In United States v. Laines, No. 21-11535 (June 6, 2023) (Bill Pryor, Rosenbaum, Marcus), the Court affirmed Mr. Laines’s drug- and firearm-related convictions as well as his ACCA sentence, which was based upon a prior Florida cocaine conviction.
Mr. Laines first argued that the evidence was insufficient to support two of his convictions–possession with intent to distribute and a related firearms offense–because there was no evidence that he had the intention to distribute the drugs he possessed. The Court disagreed, finding that his intent to distribute had been proven circumstantially.
He next argued that he was entitled to a new trial based on Brady and Giglio. More specifically, he argued he was entitled to a new trial both because the police had unconstitutionally searched his phone upon his arrest and failed to disclose said search to the defense, and because the government failed to disclose prior to trial that one of its witnesses–one of the arresting officers in the case–had committed misconduct and was the subject of multiple internal investigations. The Court disagreed, finding no reasonable probability of a different trial outcome.
Finally, Mr. Laines argued that he was not ACCA because his prior Florida cocaine conviction was not a “serious drug offense” because its definition of cocaine is more expansive than the federal definition. The Court, reviewing for plain error, found none, relying on its prior panel precedents in Travis Smith and Xavier Smith. The Court expressly refused to find that its opinion in Chamu had abrogated its precedents about a prior conviction under Fla. Stat. § 893.13(1) qualifying as a “serious drug offense” under the ACCA. The Court also clarified that Mr. Laines, as the appellant, bore the burden of establishing that the district court had plainly erred.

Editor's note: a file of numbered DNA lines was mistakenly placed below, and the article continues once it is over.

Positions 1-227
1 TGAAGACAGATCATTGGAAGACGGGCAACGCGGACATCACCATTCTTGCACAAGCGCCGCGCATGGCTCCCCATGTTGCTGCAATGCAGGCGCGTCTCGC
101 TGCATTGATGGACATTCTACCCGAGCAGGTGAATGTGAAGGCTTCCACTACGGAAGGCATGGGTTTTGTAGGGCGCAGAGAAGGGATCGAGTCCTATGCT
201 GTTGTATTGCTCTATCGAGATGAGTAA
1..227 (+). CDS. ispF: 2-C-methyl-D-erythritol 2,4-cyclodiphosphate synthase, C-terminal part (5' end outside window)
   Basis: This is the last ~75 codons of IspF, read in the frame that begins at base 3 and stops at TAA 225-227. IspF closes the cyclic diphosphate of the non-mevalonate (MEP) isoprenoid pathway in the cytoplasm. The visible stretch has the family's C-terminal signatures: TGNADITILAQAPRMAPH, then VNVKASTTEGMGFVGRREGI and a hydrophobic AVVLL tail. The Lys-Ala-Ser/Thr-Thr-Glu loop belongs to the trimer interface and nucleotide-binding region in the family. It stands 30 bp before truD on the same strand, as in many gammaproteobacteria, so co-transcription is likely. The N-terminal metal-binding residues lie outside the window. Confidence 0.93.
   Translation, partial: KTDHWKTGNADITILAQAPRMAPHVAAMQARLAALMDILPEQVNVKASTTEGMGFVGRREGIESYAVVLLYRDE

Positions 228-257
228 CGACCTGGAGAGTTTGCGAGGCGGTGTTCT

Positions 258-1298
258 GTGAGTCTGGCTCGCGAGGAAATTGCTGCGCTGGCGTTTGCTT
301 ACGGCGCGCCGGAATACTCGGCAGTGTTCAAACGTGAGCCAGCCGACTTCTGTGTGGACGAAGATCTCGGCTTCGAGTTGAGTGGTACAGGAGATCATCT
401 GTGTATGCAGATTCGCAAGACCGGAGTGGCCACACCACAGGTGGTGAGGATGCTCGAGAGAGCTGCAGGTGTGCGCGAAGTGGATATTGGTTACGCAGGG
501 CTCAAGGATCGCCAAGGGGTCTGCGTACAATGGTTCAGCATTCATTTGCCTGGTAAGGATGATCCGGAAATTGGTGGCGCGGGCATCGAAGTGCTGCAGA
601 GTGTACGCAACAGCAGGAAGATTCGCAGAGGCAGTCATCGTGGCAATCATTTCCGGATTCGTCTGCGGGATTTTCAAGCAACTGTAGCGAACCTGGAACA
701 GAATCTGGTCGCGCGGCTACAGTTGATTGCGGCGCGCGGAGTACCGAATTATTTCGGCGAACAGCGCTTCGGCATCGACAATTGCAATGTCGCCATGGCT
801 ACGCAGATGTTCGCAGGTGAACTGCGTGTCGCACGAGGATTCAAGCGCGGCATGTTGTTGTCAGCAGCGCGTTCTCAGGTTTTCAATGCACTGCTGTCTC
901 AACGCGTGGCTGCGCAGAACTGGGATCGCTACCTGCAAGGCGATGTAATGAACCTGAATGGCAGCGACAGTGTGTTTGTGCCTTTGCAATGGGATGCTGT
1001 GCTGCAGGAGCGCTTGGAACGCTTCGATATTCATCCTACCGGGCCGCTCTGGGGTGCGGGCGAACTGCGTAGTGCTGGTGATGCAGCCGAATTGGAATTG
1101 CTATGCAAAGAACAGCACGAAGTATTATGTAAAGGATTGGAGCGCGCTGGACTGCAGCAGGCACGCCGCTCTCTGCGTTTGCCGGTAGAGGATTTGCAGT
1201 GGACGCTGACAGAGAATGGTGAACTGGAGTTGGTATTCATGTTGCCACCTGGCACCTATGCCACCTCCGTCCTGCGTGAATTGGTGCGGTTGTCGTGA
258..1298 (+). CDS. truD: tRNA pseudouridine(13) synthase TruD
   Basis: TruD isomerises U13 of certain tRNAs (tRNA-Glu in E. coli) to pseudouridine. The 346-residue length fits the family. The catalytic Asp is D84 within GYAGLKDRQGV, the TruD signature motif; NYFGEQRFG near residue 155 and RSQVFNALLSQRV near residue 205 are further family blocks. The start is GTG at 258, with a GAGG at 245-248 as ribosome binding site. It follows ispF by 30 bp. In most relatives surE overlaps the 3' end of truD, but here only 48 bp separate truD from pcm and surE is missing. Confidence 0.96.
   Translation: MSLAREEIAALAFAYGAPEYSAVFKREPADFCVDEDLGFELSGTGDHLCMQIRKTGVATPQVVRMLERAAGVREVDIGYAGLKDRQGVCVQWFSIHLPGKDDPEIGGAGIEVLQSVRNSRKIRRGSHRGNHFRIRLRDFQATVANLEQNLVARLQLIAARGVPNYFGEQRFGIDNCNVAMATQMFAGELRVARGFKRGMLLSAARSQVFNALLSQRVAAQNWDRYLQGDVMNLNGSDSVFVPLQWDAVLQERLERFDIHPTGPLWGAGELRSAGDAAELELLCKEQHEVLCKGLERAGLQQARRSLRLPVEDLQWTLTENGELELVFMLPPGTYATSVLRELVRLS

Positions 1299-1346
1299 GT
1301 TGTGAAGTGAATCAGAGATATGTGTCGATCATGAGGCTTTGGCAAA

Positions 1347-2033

Judge Rosenbaum dissented in part. She believed that the sentence should be vacated and the case remanded for the government to establish that Mr. Laines was in fact ACCA. That is, in light of Chamu, the government bore the burden of demonstrating that Mr. Laines’s prior Florida cocaine conviction still qualified as a “serious drug offense.” More specifically, she noted that unlike in Chamu–which was an immigration case–here, in the criminal-sentencing environment, the government bears the burden of proving any sentencing enhancement–including an ACCA enhancement–applies.
She also clarified that Mr. Laines’s argument regarding the overbreadth of his Florida cocaine conviction was not precluded by prior panel precedent. In her view, Chamu expressly explained that there are three categories of stereoisomers: optical isomers, geometric isomers, and nongeometric diastereomers. So if nongeometric diastereomers of cocaine exist, then Florida’s definition of the substance is categorically overbroad in comparison to the federal definition. She would have remanded for the government to show that there are no nongeometric diastereomers of cocaine.
Finally, she also noted that a defendant’s failure to object to the ACCA classification cannot relieve the government of its burden to establish the enhancement, nor can the defendant’s failure to object to allegations of fact in the PSI. This is so because, whether a cocaine-related conviction under section 893.13(a)(1) qualifies as a “serious drug offense” is a legal question, the answer to which is the same in every case for every defendant with such a conviction. In her view, it would be “quite a stretch to characterize it as the type of ‘allegation of fact’ that we deem admitted in a PSI if a defendant fails to object.”